George Grosz (1920) Die Kommunisten fallen - und die Devisen Steigen
(The Communists fall - and the Exchange Rate Rises.)
Ultimately, the British opposed slavery and then militarised their anti-slavery position for geopolitical reasons (the fencing-in of the French under Napoleon, a part of the Continental Blockade to spoil French trade with colonies such as Haiti), rather than for moral imperatives, however rousing and tearful the scenes in parliament when anti-slavery bills were finally passed.
An 18th century English anti-slavery sugar bowl... baked-in anti-slavery social messaging in the rising middle classes...
When the British turned their armed forces and diplomats on the slave trade, they asphyxiated the trans-Atlantic trade, and eventually compelled 50 of their African partner-chiefs to adopt anti-slavery treaties (as well as the King of Ethiopia a little later on).
But what struck me most forcefully was that the mendacious, gluttonous and wilful acts of slave owners, driven by nothing less than sheer greed high on Big Sugar, was later so faithfully replicated by Big Tobacco, Big Finance, and Big Oil, all similarly underwritten by Big Lies.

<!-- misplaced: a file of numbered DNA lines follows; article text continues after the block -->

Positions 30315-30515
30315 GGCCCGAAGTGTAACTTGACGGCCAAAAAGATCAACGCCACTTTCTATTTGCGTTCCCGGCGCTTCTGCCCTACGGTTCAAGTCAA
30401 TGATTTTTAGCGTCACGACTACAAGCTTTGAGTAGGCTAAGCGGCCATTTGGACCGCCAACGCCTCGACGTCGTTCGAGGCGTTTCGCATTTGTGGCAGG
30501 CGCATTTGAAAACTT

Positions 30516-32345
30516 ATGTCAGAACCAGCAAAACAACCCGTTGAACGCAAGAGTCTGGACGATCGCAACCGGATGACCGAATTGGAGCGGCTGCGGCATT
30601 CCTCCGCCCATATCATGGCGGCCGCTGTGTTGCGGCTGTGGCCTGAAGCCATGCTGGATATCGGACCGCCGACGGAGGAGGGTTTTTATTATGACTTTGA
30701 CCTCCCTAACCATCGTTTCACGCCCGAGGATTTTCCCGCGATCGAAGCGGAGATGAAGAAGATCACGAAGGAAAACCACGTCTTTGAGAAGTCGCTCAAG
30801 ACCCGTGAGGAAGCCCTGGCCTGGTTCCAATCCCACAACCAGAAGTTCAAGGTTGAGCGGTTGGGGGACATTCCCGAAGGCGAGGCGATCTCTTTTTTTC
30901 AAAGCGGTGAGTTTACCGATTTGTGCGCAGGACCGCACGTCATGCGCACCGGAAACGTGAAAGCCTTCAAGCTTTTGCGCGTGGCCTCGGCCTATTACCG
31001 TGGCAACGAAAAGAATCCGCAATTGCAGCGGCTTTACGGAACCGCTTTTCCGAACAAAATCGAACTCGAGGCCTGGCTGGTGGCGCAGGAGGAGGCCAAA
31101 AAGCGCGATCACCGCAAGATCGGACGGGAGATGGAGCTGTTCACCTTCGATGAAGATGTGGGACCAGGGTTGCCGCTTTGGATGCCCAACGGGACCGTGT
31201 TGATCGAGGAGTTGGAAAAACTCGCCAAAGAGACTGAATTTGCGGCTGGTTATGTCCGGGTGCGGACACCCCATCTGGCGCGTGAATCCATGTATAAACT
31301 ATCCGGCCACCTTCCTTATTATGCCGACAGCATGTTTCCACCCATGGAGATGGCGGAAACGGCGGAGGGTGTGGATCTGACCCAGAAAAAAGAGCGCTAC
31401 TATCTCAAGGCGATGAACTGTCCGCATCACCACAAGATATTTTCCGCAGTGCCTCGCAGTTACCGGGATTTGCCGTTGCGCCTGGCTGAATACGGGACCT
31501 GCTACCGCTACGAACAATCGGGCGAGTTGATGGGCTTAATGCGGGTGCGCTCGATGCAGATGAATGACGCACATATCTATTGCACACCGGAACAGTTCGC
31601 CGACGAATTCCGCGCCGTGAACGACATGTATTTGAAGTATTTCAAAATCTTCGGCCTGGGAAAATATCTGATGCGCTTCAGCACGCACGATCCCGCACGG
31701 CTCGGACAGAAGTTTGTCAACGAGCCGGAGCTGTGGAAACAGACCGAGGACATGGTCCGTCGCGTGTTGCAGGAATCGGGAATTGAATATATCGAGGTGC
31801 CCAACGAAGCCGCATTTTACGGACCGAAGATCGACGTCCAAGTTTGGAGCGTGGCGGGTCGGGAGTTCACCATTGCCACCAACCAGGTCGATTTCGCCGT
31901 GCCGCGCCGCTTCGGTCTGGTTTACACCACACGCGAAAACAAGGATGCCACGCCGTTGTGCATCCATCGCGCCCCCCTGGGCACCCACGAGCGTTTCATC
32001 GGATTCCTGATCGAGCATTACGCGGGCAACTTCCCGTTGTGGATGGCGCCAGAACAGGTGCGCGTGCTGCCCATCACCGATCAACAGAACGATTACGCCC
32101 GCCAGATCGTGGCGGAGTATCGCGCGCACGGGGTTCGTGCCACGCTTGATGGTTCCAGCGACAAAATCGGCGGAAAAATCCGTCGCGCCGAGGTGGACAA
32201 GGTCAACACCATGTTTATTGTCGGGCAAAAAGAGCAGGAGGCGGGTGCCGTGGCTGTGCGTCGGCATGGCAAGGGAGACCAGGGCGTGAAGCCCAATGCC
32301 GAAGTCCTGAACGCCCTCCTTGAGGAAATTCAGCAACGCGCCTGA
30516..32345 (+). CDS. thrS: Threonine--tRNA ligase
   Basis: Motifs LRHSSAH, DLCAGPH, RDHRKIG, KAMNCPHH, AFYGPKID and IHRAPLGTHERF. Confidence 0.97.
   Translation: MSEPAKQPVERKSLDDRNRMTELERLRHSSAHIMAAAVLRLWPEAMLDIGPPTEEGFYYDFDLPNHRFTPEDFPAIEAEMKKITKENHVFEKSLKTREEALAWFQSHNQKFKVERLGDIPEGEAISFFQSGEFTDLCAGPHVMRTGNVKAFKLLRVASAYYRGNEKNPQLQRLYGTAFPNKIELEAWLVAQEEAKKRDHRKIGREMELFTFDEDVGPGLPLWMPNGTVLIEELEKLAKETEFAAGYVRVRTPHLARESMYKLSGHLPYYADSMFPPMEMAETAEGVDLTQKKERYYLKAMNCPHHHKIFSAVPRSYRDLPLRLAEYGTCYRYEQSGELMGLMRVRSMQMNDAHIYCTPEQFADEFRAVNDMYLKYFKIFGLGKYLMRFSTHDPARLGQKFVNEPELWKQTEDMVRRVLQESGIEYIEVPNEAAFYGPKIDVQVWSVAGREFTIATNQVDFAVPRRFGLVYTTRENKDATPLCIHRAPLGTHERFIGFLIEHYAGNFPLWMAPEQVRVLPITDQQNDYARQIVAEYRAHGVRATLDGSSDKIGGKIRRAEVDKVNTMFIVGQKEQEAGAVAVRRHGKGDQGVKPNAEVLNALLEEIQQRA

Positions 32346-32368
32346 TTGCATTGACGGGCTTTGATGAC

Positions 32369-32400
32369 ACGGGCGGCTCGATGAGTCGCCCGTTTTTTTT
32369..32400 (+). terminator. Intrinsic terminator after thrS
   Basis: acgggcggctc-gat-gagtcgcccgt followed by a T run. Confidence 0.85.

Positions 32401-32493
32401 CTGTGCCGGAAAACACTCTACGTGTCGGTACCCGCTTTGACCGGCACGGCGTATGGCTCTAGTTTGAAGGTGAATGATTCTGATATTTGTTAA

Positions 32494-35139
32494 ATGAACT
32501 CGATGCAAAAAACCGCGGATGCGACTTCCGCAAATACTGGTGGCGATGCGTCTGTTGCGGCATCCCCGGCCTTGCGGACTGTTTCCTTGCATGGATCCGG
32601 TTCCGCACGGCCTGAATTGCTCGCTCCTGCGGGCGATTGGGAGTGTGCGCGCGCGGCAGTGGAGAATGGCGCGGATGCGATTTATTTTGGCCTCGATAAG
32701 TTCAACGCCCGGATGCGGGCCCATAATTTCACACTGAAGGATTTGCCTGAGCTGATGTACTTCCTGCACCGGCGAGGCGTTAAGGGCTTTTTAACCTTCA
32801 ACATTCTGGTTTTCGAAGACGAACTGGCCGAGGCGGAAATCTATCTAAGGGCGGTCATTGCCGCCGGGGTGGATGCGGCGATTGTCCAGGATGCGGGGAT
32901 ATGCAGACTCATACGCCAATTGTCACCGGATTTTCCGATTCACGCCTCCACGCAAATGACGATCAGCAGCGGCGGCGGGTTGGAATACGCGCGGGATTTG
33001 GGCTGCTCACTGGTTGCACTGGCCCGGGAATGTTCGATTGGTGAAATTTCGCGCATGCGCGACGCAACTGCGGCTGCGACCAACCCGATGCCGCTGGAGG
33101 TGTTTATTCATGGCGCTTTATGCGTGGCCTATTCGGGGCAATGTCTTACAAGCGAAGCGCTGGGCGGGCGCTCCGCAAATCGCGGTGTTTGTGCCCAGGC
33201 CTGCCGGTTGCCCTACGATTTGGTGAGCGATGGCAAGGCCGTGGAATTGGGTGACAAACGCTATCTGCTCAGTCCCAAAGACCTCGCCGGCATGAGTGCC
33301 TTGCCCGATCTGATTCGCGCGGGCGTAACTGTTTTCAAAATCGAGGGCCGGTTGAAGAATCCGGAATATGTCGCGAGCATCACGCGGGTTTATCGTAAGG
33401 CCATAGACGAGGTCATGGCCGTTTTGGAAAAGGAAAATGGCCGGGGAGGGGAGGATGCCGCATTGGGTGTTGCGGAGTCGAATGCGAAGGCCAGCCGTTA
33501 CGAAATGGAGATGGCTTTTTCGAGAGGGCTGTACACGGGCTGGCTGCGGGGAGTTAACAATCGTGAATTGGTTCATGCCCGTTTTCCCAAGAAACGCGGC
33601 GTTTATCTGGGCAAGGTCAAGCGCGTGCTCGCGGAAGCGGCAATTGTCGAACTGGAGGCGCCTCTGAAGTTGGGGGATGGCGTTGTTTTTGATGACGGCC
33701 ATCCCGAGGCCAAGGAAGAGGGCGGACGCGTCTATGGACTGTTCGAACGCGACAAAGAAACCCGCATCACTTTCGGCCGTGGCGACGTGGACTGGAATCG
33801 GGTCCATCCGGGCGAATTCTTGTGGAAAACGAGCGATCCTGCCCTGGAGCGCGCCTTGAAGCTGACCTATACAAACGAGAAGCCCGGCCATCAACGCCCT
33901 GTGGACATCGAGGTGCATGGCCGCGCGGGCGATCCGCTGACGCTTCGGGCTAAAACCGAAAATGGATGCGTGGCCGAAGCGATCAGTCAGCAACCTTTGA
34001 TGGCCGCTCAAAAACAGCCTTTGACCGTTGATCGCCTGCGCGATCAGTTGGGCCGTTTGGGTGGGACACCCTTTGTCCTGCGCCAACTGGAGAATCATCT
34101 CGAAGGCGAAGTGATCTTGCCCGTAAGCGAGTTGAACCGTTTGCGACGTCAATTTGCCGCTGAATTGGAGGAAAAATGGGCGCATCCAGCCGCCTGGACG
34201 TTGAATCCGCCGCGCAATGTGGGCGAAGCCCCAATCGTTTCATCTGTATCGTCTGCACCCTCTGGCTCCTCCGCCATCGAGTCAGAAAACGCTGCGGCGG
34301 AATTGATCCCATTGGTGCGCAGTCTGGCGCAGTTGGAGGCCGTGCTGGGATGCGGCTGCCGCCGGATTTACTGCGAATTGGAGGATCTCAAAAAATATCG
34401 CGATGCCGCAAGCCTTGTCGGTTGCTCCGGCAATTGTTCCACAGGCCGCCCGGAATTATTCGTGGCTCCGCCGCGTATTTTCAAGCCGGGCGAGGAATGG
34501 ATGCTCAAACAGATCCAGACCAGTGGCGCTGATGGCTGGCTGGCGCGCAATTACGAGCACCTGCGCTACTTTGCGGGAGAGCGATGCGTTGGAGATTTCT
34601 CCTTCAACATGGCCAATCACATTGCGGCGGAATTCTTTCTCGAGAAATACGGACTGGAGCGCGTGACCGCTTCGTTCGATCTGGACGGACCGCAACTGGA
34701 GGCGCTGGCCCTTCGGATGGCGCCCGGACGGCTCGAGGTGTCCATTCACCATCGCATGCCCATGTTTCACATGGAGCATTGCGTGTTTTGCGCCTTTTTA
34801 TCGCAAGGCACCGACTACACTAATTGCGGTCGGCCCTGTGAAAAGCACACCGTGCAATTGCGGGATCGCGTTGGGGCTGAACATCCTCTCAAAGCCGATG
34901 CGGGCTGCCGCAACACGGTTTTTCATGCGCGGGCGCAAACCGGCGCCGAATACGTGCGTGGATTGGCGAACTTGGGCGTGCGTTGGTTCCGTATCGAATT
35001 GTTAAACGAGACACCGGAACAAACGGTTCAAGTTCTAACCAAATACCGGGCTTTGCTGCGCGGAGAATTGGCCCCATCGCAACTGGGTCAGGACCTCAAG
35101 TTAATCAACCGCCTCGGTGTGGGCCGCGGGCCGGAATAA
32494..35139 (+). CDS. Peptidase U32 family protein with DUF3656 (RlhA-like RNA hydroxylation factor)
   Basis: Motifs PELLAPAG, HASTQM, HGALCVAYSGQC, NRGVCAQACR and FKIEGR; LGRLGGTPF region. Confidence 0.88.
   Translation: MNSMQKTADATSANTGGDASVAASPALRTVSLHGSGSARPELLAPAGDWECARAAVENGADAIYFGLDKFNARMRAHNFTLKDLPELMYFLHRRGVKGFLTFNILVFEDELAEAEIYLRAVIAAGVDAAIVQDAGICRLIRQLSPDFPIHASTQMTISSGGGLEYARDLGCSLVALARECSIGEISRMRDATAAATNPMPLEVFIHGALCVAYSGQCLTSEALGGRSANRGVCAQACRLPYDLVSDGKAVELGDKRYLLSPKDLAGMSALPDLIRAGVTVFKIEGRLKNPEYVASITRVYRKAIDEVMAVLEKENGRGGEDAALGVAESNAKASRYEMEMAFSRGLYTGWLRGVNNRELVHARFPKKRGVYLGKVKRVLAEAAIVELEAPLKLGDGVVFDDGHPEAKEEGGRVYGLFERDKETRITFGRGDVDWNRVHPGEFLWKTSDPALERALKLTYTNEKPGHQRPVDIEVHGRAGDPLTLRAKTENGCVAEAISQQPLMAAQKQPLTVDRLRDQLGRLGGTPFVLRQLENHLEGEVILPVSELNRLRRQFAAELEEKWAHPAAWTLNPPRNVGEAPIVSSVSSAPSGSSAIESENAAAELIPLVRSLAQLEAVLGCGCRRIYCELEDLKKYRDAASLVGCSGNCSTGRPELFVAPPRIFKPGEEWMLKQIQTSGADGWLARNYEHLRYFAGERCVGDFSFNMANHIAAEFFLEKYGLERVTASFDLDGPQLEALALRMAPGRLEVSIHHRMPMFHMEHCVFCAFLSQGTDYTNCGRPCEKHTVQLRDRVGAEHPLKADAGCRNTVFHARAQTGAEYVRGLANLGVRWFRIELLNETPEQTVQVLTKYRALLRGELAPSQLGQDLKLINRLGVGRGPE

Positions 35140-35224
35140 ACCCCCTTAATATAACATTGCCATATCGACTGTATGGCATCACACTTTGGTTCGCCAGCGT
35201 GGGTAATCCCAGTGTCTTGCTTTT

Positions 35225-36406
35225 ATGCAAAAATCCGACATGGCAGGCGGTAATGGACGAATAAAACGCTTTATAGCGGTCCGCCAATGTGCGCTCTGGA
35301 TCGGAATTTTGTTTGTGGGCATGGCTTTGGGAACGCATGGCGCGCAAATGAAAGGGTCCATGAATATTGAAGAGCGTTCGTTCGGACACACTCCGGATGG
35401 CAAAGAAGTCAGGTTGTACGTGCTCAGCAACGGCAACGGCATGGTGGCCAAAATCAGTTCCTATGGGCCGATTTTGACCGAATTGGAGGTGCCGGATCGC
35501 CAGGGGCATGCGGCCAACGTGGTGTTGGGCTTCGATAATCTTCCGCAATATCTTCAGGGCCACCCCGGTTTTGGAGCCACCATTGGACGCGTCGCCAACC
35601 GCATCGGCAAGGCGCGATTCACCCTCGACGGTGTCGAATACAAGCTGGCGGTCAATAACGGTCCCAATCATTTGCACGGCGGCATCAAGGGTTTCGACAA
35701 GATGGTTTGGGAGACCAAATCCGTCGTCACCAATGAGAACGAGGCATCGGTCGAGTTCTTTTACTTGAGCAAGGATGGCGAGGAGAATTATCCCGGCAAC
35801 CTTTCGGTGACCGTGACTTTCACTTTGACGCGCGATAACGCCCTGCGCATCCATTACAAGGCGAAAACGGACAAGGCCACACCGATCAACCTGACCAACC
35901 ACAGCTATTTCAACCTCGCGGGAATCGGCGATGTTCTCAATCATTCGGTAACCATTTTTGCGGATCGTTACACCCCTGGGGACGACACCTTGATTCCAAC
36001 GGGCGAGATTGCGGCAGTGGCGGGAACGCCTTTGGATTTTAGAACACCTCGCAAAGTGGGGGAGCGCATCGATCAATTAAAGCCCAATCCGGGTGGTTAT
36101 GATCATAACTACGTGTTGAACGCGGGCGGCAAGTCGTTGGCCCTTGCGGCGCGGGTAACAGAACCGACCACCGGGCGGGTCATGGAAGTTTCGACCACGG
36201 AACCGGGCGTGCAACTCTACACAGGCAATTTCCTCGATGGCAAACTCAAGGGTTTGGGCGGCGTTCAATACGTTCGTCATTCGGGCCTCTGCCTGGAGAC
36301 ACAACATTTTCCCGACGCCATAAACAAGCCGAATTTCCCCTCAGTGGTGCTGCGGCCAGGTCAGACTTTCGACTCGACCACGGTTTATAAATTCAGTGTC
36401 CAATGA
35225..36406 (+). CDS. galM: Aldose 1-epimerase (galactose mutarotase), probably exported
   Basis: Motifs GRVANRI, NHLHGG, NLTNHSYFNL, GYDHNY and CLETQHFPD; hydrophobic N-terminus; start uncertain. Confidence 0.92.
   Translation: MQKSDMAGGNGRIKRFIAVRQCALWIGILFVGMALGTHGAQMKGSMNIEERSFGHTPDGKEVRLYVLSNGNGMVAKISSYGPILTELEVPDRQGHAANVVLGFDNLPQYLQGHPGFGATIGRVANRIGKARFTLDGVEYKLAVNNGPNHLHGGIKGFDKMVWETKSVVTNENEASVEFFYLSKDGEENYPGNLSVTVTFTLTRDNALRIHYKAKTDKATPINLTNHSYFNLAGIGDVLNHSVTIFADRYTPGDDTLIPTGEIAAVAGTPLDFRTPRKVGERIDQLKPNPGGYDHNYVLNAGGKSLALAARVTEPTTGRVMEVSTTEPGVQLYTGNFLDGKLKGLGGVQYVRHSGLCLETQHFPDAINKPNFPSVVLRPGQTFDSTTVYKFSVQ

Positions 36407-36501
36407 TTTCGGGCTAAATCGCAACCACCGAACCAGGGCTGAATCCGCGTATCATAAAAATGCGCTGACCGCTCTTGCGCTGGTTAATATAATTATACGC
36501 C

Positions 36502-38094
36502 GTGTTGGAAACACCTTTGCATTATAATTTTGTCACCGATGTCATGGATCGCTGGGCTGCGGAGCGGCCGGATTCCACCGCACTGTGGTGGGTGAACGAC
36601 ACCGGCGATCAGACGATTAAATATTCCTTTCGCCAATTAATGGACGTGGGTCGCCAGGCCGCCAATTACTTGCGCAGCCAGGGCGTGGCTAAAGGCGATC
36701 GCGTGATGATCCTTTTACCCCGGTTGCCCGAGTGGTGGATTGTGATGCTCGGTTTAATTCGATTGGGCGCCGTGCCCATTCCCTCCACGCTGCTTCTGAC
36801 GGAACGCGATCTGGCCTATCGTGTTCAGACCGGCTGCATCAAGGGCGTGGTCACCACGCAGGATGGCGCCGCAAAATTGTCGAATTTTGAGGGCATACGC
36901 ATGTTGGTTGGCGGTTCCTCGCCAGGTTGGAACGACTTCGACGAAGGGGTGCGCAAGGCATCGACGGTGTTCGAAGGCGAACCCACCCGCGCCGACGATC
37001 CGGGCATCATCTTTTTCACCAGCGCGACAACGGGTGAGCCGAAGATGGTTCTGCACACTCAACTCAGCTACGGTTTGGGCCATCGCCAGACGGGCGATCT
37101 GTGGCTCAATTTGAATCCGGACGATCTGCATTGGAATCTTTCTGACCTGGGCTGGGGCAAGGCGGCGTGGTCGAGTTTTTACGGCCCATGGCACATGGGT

Apart from the direct and very obvious impact on human health from toxic particulates and the impact of lead in infant brain development, they knew that greenhouse gases must logically alter the climate, because there is a limit to all things. They knew enough to establish think tanks and pay-off scientists to sow doubt and confusion about the inevitability of man-made global warming, largely driven by the carbon industry since the 1750's.
Lehman Brothers... turns out they were next...
This is the month in which the IPCC has handed down the agreed bullet points of how, why, and at what pace our species will be cooked, taking along with us all as side dishes the other species which are bound to perish before us because we are so adept at adapting (the Australian writer Julian Cribb argues that the human jawbone, now consuming 26 billion meals each day, is the single most destructive mechanism on earth).
When I walk through the country lanes of the old White Highlands above Nairobi, I ask myself, "What should I say to my child about the disappearance of the Seasons, as we knew them?" Moreover, how can one possibly understand the psychology of people who knew this, who promoted an opposite version of the truth, and who presumably had their own families whose futures concerned them?
The blessings of an oil economy, Nigeria.